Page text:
Wearing many hats, Giuseppe Balsamo (Count of Cagliostro) was a wrangler, swindler, heretic, alchemist, compulsive gambler and healer.
He would be responsible for spreading the dogma of the Egyptian sect throughout many European cities. Through this process, he would deceive many people into following along with his rantings.
Though he would be left unscathed through this city-to-city deception, he would be caught and imprisoned during the Inquisition in Palermo.
There is not a lot of documentation about the life (or even the death) of the Count of Cagliostro.
While he was born in 1743 (and dying in prison seemingly around 1795), he was likely best described by Giacomo Casanova who would define him as a “slacker genius who preferred the life of a vagabond rather than a laborious life”.
As a chemist, Giuseppe also had a following from the medical and religious positions of the time. Toying with ingredients, the Count would create drugs and poisons he primarily used to hypnotize and entrance his later victims.
Cagliostro would be a world traveler in his time, though it is never made clear if this is to evade police or just to enrich his understanding of the world. He did live in foreign countries throughout his life, notably spending his childhood in Mecca.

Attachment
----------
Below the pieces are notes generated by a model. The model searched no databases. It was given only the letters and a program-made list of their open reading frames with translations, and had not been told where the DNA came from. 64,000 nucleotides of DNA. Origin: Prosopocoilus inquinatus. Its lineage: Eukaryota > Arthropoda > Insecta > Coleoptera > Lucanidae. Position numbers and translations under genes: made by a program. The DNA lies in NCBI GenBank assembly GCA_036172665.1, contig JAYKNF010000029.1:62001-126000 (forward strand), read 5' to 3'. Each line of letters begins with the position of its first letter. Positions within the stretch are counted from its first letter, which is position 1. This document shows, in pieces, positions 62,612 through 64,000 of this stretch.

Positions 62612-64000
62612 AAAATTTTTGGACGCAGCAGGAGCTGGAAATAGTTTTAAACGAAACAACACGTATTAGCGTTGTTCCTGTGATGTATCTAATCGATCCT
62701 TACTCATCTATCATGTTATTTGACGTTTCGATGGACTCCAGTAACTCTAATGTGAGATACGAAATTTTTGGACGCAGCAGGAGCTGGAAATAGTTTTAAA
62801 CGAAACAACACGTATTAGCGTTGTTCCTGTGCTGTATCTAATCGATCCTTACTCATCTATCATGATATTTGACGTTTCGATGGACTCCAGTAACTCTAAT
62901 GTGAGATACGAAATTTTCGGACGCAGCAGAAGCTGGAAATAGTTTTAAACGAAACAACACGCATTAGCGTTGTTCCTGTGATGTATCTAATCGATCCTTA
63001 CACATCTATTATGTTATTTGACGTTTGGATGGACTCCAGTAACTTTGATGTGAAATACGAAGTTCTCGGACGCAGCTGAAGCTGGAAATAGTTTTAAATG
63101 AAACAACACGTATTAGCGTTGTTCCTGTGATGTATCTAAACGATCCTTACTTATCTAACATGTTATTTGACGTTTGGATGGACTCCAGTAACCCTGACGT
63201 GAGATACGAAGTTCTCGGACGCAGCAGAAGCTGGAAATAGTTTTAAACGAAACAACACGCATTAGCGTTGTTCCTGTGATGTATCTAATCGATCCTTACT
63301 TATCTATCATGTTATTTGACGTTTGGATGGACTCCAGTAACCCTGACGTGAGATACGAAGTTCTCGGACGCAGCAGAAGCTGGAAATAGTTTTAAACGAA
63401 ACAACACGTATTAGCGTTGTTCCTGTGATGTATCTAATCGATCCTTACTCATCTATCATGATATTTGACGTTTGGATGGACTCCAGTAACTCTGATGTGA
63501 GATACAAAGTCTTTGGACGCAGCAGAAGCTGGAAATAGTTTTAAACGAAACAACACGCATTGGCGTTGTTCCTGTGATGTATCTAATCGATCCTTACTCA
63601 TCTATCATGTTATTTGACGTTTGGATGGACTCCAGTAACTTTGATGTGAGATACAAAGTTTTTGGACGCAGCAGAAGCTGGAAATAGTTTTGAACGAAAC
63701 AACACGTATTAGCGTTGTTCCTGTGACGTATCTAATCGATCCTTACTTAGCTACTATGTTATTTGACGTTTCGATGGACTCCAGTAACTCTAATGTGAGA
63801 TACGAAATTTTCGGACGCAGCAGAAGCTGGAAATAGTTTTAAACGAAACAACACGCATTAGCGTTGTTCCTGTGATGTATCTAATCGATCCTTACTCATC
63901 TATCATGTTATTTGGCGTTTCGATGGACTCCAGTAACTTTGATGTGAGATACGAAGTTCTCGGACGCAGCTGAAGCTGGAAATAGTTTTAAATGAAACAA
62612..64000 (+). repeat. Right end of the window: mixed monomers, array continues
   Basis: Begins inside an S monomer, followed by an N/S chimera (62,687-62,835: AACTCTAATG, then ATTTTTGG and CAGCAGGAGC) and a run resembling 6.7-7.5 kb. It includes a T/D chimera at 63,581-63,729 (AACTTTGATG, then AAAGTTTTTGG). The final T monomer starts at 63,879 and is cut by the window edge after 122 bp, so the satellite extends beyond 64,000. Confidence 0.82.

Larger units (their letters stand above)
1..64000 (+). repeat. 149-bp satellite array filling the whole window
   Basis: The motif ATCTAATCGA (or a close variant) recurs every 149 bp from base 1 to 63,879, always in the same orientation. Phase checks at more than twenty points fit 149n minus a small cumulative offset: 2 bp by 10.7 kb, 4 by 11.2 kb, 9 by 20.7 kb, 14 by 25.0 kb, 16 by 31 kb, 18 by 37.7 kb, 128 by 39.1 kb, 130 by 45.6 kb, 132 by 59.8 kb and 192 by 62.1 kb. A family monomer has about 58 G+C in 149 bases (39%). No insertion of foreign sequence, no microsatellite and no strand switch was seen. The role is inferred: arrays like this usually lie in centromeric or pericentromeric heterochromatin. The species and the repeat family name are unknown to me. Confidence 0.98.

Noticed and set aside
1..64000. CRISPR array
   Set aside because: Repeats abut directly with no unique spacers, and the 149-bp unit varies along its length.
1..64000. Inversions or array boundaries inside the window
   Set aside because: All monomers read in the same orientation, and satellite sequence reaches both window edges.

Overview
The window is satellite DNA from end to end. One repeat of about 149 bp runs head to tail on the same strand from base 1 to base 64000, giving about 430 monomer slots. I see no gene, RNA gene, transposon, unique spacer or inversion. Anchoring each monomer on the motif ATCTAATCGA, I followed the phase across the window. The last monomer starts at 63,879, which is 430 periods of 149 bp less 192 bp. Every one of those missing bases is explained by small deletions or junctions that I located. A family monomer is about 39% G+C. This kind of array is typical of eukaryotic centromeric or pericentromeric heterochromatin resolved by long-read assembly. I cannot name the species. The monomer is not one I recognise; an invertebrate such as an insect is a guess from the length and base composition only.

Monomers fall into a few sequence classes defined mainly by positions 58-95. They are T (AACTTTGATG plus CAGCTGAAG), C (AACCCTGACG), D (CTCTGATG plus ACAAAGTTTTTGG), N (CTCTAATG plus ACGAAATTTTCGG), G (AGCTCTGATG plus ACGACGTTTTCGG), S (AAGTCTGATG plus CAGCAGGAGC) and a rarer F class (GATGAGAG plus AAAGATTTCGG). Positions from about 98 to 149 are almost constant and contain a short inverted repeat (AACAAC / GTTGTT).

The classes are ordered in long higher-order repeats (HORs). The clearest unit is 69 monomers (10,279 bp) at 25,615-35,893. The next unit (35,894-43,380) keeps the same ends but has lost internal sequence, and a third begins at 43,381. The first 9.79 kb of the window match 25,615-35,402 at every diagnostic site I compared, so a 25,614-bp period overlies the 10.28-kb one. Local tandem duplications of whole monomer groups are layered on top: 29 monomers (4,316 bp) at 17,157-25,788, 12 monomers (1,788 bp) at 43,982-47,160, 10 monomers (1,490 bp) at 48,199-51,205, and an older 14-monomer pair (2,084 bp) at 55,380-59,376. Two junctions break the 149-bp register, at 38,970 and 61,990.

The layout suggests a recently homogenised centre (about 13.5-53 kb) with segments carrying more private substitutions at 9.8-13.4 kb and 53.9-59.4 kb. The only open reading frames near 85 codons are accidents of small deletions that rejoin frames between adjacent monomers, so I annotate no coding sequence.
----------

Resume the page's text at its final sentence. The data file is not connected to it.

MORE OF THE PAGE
Throughout his world travels he claimed to know the inner secrets of the highest Egyptian priests.
Though the Inquisition would see him as nothing more than a swindling crook, the Count of Cagliostro remains a fascinating and colorful character in Sicily’s history. He thoroughly enjoyed the approval of the crowd, even amidst the sufferings that would come from his most infamous of allegations.
Calgiostro himself would say: “I am not of any age or place. Outside time and space, my soul lives its eternal existence. I was born neither from flesh, nor by the will of man. I was born from the spirit. My name is just what I chose to appear in your midst.”
He would die in San Leo fortress, being walled up alive. Even in this act, the Count is a mystery. His body has never been recovered.
You can however, visit his house in the historical market of Ballarò here in Palermo.
Don Tano Bongiorno